Authors: Johm Howard Reid
“Never leave home without one!”
“Toss it over!”
He did so. But clumsy me missed it and the biro dropped to the floor. I bent over to pick it up, drew my pistol from under the desk and shot Mr. Julio in the head before he woke up to what I was doing. The old army training finally paid off!
“Now you, Mr. Darin, and you whatever-your-name is, you have only two choices. You can help me cover this up or you can be shot down by me or the Mafia. Well, that’s three choices actually!”
“How the hell can you cover this up?”
“Well, we’ve got a dangerous road outside, Mr. Darin, full of snakes and turns as it winds down the hill. And Mr. Julio would insist on driving! But he lost control and the car plunged over the cliff somewhere on the way down. Poor old Julio. I’m sure he’ll be sent off with a grand funeral. But, frankly, I don’t think he’ll be missed somehow!”
“The Mafia will miss him,” argued Darin. “They won’t let this rest! Thanks to you, all three of us will end up on their death list.”
“That’s true – if we’re not extra careful. So the first thing to do is to get rid of my bullet. One of us will have to dig it out of Julio’s head. And that one will not be me!”
“It shouldn’t be too hard. The late Mr. Julio is sure to have a knife on his person somewhere. And it doesn’t matter how much you cut him about. His body will be such a mass of cuts and contusions, three or four more won’t matter.”
“We’ll have to do it in the car,” said Darin. “Blood anywhere else would be a dead giveaway.”
“That’s good thinking,” I agreed. “Smart!”
“You got anything to drink?”
“Don’t touch it myself but Dune-Harrigan was fond of Johnny Walker.”
It took Darin and the Manning look-alike almost an hour, but finally they recovered the bullet. Darin then drove the car down to a dangerously narrow but reasonably secluded turn and jumped out just at the right moment. Unfortunately, he missed his footing and rolled down the embankment, injuring his leg. Escape was now impossible.
“Where’s that other guy?” I asked.
“Still in the car. It’s much better this way. Julio never drove himself anywhere.”
“You took care of him on purpose?” I supposed.
“Just try to prove it. We’re in this together now!”
“You’re in this solo, Mr. Darin. You forget, I have powerful friends.
friend, however, is now under water at the bottom of the cliff.”
“So that’s the whole story, Peter. I’m relying on you to square it with the Mafia.”
“I will do just that, Mr. Manning. But what about the police? I have no direct influence with them at all.”
“I’ll handle them. No problem. They’re not dopes. They can put two and two together when they recover Mr. Julio’s body. But they’ll be so mighty glad to see the last of Mr. Julio, they won’t pursue their investigation too far or too thoroughly. I’m far more frightened of the Mafia’s hit list than the police. I rely on you to spread the word that Julio was cheating
“And was he cheating?”
“You can bet your life on it. Thugs like Mr. Julio think they’re a law unto themselves.”
“I hope you’re right.”
“They’re sure to find something that will get them off my back. They might even give me a medal.”
“I think you deserve more than a medal, Mr. Manning.”
“Let’s just say I deserve a good friend, Peter.”
“Aren’t you afraid of ghosts, Mr. Manning?”
“My friends call me, ‘Merry’, Peter.”
No, I am not afraid of ghosts. They are all around me: Anubis and Amon-Ra, Seth, Isis and Thoth. They are fashioned of gold and silver, gessoed wood and lapis lazuli. They wear pendants of pearls and porcelain, crowns of turquoise and carnelian, and three-ringed earrings of solid gold. They drink from jeweled cups, anoint themselves from jars of exquisite perfume, and occasionally stare into bronze mirrors to adjust their ivory headbands.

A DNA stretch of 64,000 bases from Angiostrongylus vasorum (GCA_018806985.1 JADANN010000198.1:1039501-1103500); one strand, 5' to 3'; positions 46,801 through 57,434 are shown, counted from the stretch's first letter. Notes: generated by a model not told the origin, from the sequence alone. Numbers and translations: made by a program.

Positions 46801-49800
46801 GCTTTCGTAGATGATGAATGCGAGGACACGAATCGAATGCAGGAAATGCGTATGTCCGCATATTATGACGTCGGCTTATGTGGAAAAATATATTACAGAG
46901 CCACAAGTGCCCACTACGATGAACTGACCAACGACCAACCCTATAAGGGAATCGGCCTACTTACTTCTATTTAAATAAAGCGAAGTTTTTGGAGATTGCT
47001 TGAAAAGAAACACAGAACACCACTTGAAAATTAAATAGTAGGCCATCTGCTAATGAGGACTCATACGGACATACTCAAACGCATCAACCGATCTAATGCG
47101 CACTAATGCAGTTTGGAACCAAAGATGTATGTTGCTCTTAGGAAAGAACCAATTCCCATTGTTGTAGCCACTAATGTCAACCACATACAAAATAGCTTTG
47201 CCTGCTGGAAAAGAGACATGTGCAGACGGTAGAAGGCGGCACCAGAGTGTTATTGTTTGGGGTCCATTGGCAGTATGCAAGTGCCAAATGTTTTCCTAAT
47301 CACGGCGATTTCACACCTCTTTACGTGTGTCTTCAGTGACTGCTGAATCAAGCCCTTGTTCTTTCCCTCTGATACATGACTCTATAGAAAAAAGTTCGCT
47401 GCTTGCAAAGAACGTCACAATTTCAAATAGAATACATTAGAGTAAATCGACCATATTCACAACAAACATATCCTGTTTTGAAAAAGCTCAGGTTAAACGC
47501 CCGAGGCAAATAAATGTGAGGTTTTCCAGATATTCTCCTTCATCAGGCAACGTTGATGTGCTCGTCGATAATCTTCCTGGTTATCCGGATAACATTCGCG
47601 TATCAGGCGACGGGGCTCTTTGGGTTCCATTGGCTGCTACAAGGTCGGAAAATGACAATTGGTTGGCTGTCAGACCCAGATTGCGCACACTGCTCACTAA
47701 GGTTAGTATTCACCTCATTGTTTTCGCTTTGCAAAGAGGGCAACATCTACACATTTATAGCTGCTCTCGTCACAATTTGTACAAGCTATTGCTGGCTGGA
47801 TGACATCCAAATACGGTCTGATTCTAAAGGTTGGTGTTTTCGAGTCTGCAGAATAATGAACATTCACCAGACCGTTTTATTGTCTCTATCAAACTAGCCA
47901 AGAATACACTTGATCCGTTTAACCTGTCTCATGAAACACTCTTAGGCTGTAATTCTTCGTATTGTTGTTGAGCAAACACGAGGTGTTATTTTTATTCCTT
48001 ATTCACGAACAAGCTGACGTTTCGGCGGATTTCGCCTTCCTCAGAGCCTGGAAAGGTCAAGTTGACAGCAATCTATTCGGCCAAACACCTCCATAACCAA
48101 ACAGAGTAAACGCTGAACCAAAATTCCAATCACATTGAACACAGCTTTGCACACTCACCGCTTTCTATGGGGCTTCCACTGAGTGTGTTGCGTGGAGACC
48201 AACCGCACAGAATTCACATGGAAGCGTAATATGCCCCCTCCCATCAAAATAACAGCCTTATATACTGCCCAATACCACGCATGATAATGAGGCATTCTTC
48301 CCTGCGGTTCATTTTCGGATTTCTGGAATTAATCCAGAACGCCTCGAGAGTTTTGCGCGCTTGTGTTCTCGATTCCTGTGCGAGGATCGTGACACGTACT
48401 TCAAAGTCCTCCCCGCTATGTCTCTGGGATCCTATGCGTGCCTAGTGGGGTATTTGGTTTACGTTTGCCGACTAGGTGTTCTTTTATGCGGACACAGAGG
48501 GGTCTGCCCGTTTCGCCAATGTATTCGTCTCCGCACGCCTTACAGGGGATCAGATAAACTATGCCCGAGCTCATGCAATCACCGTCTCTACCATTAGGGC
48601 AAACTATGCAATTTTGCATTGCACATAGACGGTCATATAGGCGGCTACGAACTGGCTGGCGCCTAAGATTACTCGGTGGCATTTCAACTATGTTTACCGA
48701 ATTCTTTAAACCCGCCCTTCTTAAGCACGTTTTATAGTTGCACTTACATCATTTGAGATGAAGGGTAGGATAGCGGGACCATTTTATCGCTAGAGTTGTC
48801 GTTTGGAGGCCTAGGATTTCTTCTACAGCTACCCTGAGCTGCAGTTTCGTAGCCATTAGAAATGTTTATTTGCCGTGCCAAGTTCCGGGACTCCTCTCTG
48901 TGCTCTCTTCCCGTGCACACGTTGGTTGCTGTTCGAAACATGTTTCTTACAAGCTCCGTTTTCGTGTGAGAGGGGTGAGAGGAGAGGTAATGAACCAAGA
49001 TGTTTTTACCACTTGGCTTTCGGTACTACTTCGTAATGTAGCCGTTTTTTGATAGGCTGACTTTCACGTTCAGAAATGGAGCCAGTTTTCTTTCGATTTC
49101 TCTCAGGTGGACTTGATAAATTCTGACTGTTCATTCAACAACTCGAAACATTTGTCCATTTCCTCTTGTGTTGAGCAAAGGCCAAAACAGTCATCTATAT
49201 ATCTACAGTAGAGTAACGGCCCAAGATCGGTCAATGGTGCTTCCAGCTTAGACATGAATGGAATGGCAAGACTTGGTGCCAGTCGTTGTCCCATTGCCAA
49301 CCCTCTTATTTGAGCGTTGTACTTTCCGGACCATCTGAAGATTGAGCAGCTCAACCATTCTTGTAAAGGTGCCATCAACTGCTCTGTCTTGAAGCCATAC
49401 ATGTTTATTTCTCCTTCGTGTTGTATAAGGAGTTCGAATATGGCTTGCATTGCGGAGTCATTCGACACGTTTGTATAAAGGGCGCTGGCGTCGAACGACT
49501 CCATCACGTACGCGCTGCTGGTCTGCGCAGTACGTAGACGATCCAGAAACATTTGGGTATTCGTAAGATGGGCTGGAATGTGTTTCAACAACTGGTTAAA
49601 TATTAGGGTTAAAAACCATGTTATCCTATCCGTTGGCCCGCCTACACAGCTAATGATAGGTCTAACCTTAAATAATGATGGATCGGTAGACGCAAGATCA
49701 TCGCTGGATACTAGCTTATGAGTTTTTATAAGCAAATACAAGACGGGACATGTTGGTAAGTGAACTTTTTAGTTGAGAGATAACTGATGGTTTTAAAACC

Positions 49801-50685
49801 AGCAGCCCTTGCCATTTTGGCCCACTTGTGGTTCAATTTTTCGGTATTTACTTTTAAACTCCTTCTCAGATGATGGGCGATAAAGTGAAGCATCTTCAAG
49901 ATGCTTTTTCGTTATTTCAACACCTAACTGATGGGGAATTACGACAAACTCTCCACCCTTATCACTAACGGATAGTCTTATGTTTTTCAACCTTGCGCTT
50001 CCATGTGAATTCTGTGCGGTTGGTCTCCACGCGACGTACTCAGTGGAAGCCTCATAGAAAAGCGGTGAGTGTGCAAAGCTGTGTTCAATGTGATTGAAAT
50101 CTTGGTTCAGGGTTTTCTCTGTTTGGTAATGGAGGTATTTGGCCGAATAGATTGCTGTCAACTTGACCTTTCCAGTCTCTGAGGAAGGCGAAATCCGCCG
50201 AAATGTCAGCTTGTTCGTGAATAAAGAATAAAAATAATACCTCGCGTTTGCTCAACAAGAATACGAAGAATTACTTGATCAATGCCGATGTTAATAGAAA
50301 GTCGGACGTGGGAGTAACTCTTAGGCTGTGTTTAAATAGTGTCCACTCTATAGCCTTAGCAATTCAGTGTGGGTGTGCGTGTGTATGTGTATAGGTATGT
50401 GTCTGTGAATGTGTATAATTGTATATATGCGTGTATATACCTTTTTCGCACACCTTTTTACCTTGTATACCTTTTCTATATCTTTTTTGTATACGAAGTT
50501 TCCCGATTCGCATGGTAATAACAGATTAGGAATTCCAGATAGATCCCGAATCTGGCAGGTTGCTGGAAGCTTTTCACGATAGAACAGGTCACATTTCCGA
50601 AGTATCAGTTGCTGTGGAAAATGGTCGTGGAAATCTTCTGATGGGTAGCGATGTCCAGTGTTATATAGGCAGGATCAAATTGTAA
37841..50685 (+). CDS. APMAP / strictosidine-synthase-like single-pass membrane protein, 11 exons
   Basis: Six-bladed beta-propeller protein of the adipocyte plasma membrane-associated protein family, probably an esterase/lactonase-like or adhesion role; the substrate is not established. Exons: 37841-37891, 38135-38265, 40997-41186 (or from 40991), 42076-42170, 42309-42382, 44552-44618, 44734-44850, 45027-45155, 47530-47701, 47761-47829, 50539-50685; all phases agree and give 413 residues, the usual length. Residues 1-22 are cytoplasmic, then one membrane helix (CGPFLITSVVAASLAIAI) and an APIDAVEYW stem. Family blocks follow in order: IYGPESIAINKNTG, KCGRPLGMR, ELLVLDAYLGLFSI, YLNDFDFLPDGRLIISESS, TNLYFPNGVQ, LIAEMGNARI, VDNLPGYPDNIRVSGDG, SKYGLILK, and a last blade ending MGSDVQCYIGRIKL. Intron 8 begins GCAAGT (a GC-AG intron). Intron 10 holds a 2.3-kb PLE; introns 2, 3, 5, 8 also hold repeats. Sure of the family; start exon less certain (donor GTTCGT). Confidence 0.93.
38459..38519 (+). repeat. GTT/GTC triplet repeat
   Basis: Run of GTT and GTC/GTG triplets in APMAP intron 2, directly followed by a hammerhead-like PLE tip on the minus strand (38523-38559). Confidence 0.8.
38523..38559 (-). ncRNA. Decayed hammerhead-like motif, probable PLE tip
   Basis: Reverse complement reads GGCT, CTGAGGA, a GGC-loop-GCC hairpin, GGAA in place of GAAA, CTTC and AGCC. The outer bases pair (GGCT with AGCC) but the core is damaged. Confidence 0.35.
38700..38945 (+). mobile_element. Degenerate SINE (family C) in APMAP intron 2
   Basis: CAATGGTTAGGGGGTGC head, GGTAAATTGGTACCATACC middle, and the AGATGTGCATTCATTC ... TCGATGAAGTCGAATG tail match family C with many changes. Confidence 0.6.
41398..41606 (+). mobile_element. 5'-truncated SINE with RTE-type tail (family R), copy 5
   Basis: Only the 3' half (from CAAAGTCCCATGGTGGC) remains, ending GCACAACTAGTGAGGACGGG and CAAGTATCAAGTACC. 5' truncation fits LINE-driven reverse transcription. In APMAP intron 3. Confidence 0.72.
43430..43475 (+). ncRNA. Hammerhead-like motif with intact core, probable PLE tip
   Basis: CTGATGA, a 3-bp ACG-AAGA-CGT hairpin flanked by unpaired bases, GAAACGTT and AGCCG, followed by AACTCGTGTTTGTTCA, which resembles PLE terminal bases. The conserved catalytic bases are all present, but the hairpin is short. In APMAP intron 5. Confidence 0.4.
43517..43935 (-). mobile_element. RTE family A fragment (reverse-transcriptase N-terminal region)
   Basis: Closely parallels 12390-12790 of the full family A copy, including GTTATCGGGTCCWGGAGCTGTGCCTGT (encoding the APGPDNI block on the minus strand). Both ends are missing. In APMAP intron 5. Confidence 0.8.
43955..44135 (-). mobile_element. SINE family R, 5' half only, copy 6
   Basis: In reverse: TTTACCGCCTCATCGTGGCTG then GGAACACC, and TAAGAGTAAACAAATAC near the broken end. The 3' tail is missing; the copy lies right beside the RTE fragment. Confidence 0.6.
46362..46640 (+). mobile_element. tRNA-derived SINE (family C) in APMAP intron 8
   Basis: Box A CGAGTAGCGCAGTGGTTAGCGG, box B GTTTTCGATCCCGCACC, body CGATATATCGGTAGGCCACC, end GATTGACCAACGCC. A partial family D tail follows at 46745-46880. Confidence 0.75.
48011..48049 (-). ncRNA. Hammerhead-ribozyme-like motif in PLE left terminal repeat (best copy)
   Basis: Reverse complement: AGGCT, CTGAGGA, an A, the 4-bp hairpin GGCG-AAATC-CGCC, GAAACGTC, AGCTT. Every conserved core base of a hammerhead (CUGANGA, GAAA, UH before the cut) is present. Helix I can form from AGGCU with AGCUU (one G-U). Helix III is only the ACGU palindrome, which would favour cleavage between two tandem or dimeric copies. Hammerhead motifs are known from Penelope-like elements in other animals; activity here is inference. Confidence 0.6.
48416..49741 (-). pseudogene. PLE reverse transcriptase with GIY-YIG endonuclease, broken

They decorate their hair with lotus blossoms, dance and sing, play games of hounds and jackals, and take care to amuse their children with wooden toys on wheels and lots of balls thrown from one to the other. Everywhere, there are dogs and cats and monkeys joining in the fun, while slaves make bread, merchants sell beer and wines, poets tell jokes, and barbers gossip.
Tonight, I am giving a feast. My meats are boiled and roasted. My wine stands ready. My slaves and servant girls wait at the door to anoint the guests as they arrive, and to wash their hands and feet.
The merchants arrive first. Then the scribes. Then the nobles and kings. And last of all, the priests.
I greet each guest at the door. My slaves anoint him with the oil of gladness, and offer him a garland of lotus flowers. Tonight as we feast, we will enjoy music and dancing girls, mimes, jugglers and clowns. We will play the games of the serpent, of hoops and forfeits, of blind man’s bluff, and checkers.
Before the cock crows, it is all over. I lay aside my woolen cloak, gather up all the gods and priests of Ancient Egypt, plus mighty Pharaohs and their queens, generals and nobles, plus, of course, slaves. Back into the big, dry, air-conditioned series of cabinets they go, with all their goods and golden chattels. For a few brief hours, they have lived. Now they lie in the dry, heated darkness until I summon them again. The door of the drying room is closed tight, then locked, bolted and padlocked.
I walk down the hill, rev up the old Ford that will no longer make the climb and drive the weary miles to Gower Street, Hollywood.
An impudent Volks has dared to park in the spot reserved for Boss Kent’s Cadillac.
“Goddamn it! That’s the second time this week.”
“Yes, sir. Yes, Mr. Kent, sir! I’ll attend to it at once, sir.” I jot down the number of the offending Volks and hurry off across the parking lot to find its owner.
“That penny-ante space is too goddamned small anyway,” he shouts after me. “I want it widened three feet. You hear me, Jack?”
I turn around. “The name’s Merryll!” I yell.
But Boss Kent has already disappeared.
by John Howard Reid
Merryll Manning Meets Death At His Private Zoo